This can make it more difficult for marketing and sales to break through and engage. Consider the following statistics and research.

  • Only 27 percent of leads receive a timely call or information from a rep (Conversica research).
  • Reps may spend 80 percent of their time prospecting and only 20 percent closing (AA-ISP Mind Capture Group research).
  • Only 2 percent of cold calls lead to an appointment (Leap Job research).

If you want to cut through the noise and get more from your prospecting efforts, follow these four expert tips.  

Tip #1: Define your ideal customer profile.

If you want reps to be successful, help them “get into the head” of the person they’re trying to target, says Kim. Once reps know the ideal customer they’re trying to target, they can better understand how to solve that customer’s problems and provide value. 

Tip #2: Define your target accounts. 

The goal here is to teach your reps how to identify the best accounts (aka, the ones that will fit best with your value proposition). Note that you don’t need a comprehensive laundry list of all the accounts you’re trying to target. This is just to give you a starting point, and you should expect the list to evolve over time. 

Once your reps know which accounts to target, you can help them navigate conversations successfully. Use scripts wisely; a dogmatic attachment to a scripted conversation can actually do more harm than good. But proper education for reps will help them map out a conversation that will help them discover – on their own – whether a specific account is worth pursuing.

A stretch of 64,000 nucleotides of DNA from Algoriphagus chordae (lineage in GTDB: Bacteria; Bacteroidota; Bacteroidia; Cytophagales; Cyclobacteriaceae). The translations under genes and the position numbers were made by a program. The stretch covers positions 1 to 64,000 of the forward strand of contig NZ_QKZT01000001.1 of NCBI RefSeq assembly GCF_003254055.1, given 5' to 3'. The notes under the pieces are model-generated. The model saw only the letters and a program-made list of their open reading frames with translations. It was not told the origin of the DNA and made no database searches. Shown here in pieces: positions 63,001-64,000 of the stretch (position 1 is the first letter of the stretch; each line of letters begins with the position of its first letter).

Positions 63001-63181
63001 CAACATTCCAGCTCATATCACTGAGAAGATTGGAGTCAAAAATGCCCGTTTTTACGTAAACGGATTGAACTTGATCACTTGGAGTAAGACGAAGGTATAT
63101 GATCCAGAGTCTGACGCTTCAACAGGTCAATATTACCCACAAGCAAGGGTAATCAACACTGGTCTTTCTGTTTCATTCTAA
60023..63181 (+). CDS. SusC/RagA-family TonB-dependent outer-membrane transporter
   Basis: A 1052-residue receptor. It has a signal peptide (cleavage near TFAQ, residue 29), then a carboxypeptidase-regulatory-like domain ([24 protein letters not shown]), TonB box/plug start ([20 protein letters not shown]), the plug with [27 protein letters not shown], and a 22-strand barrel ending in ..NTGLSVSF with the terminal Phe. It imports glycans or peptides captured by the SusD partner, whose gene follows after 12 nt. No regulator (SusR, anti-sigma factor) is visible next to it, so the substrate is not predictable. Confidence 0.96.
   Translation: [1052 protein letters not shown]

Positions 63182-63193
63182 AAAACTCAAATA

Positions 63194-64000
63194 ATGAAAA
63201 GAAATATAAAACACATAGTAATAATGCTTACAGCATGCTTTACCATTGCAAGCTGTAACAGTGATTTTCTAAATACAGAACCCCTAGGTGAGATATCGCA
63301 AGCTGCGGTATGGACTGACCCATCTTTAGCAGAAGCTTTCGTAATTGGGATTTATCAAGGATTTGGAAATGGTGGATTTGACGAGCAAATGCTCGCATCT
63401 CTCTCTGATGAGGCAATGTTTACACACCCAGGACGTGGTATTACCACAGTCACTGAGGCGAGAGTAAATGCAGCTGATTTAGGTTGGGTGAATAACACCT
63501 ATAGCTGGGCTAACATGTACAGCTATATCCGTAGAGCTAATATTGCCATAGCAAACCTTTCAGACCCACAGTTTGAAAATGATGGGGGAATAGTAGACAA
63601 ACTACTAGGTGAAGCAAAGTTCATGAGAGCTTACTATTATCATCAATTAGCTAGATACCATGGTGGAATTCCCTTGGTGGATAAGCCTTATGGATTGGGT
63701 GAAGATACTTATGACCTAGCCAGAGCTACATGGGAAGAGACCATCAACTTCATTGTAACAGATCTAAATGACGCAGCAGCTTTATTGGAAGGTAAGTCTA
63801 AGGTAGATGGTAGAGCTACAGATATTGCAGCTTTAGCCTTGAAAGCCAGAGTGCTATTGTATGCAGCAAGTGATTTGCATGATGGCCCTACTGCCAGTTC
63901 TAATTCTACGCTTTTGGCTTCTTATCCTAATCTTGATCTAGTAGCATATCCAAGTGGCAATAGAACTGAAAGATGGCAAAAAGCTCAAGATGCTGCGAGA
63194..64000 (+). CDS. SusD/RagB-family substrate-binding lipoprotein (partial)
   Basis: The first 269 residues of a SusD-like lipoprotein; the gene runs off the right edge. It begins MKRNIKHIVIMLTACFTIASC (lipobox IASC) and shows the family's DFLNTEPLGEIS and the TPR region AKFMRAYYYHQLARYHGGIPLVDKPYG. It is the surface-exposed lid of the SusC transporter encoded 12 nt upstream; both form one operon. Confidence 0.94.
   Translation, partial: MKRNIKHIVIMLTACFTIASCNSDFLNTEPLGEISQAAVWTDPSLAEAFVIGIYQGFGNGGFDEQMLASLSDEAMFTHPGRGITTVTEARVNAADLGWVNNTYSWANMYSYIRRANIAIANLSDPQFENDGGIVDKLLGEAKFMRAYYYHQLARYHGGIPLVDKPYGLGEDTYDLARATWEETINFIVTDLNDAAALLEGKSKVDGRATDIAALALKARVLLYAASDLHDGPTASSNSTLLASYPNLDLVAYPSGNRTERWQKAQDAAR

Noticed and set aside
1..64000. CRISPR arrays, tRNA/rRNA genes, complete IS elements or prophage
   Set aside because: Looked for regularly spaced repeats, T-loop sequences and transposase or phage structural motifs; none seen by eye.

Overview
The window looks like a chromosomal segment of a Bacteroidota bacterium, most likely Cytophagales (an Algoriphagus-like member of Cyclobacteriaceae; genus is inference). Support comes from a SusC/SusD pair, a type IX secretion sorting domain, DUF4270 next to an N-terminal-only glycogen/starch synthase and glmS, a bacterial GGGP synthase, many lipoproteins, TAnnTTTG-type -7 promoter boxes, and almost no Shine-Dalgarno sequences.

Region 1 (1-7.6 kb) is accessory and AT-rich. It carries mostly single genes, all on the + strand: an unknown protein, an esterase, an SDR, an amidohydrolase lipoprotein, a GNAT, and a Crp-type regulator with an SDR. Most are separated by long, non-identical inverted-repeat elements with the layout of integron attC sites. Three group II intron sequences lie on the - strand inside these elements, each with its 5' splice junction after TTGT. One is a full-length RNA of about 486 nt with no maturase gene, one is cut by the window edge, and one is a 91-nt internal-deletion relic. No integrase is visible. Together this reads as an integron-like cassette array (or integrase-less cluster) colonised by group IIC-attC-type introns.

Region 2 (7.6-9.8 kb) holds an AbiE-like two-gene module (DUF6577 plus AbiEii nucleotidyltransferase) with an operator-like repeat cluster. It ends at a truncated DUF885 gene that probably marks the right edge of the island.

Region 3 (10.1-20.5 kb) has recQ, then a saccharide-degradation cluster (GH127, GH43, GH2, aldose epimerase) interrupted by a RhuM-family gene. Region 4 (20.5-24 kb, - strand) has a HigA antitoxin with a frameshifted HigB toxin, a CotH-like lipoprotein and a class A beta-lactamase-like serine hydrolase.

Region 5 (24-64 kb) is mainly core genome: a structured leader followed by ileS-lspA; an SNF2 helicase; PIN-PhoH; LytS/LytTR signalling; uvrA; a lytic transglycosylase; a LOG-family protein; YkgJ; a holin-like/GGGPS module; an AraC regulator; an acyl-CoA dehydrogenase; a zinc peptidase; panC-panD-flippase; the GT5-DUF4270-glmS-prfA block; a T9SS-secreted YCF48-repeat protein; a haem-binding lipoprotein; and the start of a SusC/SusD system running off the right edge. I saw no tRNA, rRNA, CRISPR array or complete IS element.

Tip #3: Define clear rules of engagement around qualification.

A qualified lead definition is a must. Marketing, sales, and any other relevant team must have consensus on what constitutes a qualified lead. If you don’t have that groundwork laid, your reps won’t understand where their role ends and where the sales reps’ role should start. 

Tip #4: Explore technology that can help you nurture inbound leads in a cost-effective way.

Inbound marketing efforts tend to generate lots of leads; however, many of those leads will never be real buyers. Conversica is a good example of a solution that helps you nurture those leads in an automated fashion. The company’s artificial intelligence “assistant” is able to conduct a natural-sounding, two-way email conversation with a real-life buyer. When the prospect agrees to a phone call, the artificial intelligence assistant then hands over a qualified lead to sales.

In the webinar, Erich Bohren, vice president of business development at Conversica, explained:“Our automated virtual assistant does the grunt work of what you would normally expect from an inbound sales development rep – all via email. The result is that more opportunities are created and more reps are able to hit their quotas.” For its B2B clients, Conversica gets a 35 percent to 50 percent response rate. Compare that to mass-market email programs, which tend to generate 3 percent to 5 percent response rates.  

In today’s world of information overload, it’s imperative for sales and marketing teams to find ways to stand out from the crowd. Invest in best practices and technology tools that can streamline your processes, save your reps time, and help them focus on the right opportunities.

For more information, listen to the full recording of the webinar at http://ow.ly/OcjyI.

 

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Is Your Sales Methodology a Bust? Don’t Be So Sure.

JasonJordan_200Today's guest post is by Jason Jordan, partner of Vantage Point Performance and coauthor of Cracking the Sales Management Code: The Secrets to Measuring and Managing Sales Performance.

 

Excerpt: Why is your sales methodology failing? It could be because of your front-line sales managers. Here’s how to fix the situation, fast.